To determine the presence of other respiratory viruses in this patient, the EV-104–positive specimen was tested by using real-time PCR for any of 17 other viruses (human metapneumovirus, respiratory syncytial virus, human parainfluenza virus types 1–4, human bocavirus, human coronavirus [229E, OC43, HKU1, NL63], influenza virus [A, pandemic (H1N1) 2009, B, C], human adenovirus, and HRV). No other viruses were detected (data not shown). This result indicates that EV-104 was associated with upper RTI in this patient. During the 2 months in which the EV-104–positive sample was collected, influenza A virus, HRV, and respiratory syncytial virus were most frequently detected in other patients, and no enterovirus was observed in other specimens from persons with RTI.
EV-104 detection is rare (5/1,500 [0.3%] for a 1-year study in Italy [1]; 8/1,592 [0.5%] for a 10-year study in Switzerland [2]). As part of a virus surveillance program in Osaka City, Japan, during November 2010–October 2011, a total of 645 respiratory tract specimens were collected from children with RTI (360 male, 285 female; age 0–59 months, mean ± SD 18.9 ± 13.8 months) and subjected to PCR by using EVP4 and OL68-1 primers. No EV-104 was detected. In 2 previous studies in Japan, we detected no EV-104 in 764 specimens from patients with RTI during November 2008 and October 2010 (3,7); therefore, we have found EV-104 in only 1 (0.07%) of 1,410 samples tested.
Infrequent detection and insensitivity to cell culture contribute to the rarity of EV-104 identification. However, given the lack of contact between EV-104–positive patients in Italy and Switzerland, more RTI patients might actually be carrying EV-104 than testing has indicated. The collection of additional EV-104 strains and associated epidemiologic and virologic information will help clarify the role of this virus in RTI.
Atsushi KaidaComments to Author , Hideyuki Kubo, Jun-ichiro Sekiguchi, Atsushi Hase, and Nobuhiro Iritani
Author affiliations: Osaka City Institute of Public Health and Environmental Sciences, Osaka, Japan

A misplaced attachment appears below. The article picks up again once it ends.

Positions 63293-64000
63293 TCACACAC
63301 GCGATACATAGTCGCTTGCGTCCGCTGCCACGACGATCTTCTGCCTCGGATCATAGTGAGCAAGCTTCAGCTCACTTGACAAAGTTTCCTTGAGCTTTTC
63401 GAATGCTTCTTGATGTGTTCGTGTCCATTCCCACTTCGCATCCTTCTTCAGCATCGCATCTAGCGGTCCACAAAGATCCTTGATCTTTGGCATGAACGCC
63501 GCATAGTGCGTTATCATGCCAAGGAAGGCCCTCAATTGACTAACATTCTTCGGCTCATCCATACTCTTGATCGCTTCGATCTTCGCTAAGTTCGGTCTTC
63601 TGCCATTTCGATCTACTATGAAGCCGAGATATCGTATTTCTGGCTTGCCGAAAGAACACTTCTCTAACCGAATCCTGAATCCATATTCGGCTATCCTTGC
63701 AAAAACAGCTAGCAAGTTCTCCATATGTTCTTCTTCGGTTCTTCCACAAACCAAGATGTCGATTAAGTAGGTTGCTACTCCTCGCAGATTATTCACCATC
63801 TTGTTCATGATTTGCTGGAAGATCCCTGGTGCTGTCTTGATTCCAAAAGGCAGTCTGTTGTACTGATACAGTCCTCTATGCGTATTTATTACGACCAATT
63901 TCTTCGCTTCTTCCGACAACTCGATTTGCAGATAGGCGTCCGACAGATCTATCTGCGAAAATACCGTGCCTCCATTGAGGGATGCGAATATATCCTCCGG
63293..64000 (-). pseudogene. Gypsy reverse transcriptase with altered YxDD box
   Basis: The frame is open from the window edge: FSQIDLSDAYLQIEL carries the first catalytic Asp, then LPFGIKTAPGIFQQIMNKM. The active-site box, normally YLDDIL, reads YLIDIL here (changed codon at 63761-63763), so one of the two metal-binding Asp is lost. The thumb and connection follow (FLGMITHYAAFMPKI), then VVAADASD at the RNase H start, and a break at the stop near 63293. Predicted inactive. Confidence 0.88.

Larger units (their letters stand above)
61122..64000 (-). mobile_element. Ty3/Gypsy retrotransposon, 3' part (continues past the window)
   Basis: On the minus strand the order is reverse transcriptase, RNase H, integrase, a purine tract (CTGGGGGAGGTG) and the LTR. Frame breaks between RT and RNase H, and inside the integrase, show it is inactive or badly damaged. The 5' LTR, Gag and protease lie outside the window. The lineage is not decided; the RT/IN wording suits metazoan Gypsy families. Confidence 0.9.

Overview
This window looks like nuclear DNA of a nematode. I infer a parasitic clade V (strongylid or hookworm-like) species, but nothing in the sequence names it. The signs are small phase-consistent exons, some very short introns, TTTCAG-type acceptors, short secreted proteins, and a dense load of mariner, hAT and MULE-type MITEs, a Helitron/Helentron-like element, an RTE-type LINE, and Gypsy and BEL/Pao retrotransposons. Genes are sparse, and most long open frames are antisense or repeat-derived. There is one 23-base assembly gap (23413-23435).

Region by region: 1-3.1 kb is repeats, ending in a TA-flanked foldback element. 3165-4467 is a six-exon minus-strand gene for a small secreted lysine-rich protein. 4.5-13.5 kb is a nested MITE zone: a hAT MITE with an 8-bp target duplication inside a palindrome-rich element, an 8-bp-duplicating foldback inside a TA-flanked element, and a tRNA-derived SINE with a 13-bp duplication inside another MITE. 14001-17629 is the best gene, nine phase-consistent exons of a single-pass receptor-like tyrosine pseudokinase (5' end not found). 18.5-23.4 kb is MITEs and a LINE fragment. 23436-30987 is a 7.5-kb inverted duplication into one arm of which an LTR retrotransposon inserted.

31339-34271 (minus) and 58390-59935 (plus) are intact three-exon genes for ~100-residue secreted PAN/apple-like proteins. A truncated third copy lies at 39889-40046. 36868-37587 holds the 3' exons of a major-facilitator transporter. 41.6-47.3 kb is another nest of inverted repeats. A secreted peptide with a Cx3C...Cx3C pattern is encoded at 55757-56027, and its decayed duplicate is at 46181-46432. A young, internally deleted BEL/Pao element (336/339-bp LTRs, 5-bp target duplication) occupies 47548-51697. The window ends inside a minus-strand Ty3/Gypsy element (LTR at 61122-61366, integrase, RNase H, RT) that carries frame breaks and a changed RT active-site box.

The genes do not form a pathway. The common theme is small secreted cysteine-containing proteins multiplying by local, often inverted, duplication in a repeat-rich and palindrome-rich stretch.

This work was supported in part by a grant-in-aid for Young Scientists (B) (23790720) from The Ministry of Education, Culture, Sports, Science, and Technology of Japan.


  1. Tapparel C, Junier T, Gerlach D, Van-Belle S, Turin L, Cordey S, New respiratory enterovirus and recombinant rhinoviruses among circulating picornaviruses. Emerg Infect Dis. 2009;15:71926. DOIExternal Web Site IconPubMedExternal Web Site Icon
  2. Piralla A, Rovida F, Baldanti F, Gerna G. Enterovirus genotype EV-104 in humans, Italy, 2008–2009. Emerg Infect Dis. 2010;16:101821.PubMedExternal Web Site Icon
  3. Kaida A, Kubo H, Sekiguchi J, Kohdera U, Togawa M, Shiomi M, Enterovirus 68 in children with acute respiratory tract infections, Osaka, Japan. Emerg Infect Dis. 2011;17:14947.PubMedExternal Web Site Icon
  4. Ishiko H, Miura R, Shimada Y, Hayashi A, Nakajima H, Yamazaki S, Human rhinovirus 87 identified as human enterovirus 68 by VP4-based molecular diagnosis. Intervirology. 2002;45:13641. DOIExternal Web Site IconPubMedExternal Web Site Icon
  5. Katayama K, Shirato-Horikoshi H, Kojima S, Kageyama T, Oka T, Hoshino F, Phylogenetic analysis of the complete genome of 18 Norwalk-like viruses. Virology. 2002;299:22539. DOIExternal Web Site IconPubMedExternal Web Site Icon
  6. Yozwiak NL, Skewes-Cox P, Gordon A, Saborio S, Kuan G, Balmaseda A, Human enterovirus 109: a novel interspecies recombinant enterovirus isolated from a case of acute pediatric respiratory illness in Nicaragua. J Virol. 2010;84:904758. DOIExternal Web Site IconPubMedExternal Web Site Icon
  7. Kaida A, Kubo H, Takakura K, Togawa M, Shiomi M, Kohdera U, Molecular epidemiology of human rhinovirus C in patients with acute respiratory tract infections in Osaka City, Japan. Jpn J Infect Dis. 2011;64:48892.PubMedExternal Web Site Icon


Suggested citation for this article: Kaida A, Kubo H, Sekiguchi J, Hase A, Iritani N. Enterovirus 104 infection in adult, Japan, 2011 [letter]. Emerg Infect Dis [serial on the internet]. 2012 May [date cited]. Web Site Icon
DOI: 10.3201/eid1805.111890

No hay comentarios:

Publicar un comentario